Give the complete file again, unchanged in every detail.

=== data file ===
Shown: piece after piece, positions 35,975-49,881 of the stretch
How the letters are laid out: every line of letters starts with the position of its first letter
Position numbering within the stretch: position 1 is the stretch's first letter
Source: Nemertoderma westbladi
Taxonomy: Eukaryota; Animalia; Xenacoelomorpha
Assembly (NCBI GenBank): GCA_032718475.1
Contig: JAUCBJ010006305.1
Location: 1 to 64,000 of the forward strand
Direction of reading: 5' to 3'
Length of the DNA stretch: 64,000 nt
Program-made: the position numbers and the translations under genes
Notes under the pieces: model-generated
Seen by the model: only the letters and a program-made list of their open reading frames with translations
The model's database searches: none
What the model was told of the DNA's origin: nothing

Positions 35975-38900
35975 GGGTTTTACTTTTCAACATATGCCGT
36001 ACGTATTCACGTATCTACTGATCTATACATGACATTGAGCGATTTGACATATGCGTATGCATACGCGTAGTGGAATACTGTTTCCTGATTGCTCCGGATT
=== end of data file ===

Shown: piece after piece, positions 35,975-49,881 of the stretch
How the letters are laid out: every line of letters starts with the position of its first letter
Position numbering within the stretch: position 1 is the stretch's first letter
Source: Nemertoderma westbladi
Taxonomy: Eukaryota; Animalia; Xenacoelomorpha
Assembly (NCBI GenBank): GCA_032718475.1
Contig: JAUCBJ010006305.1
Location: 1 to 64,000 of the forward strand
Direction of reading: 5' to 3'
Length of the DNA stretch: 64,000 nt
Program-made: the position numbers and the translations under genes
Notes under the pieces: model-generated
Seen by the model: only the letters and a program-made list of their open reading frames with translations
The model's database searches: none
What the model was told of the DNA's origin: nothing

Positions 35975-38900
35975 GGGTTTTACTTTTCAACATATGCCGT
36001 ACGTATTCACGTATCTACTGATCTATACATGACATTGAGCGATTTGACATATGCGTATGCATACGCGTAGTGGAATACTGTTTCCTGATTGCTCCGGATT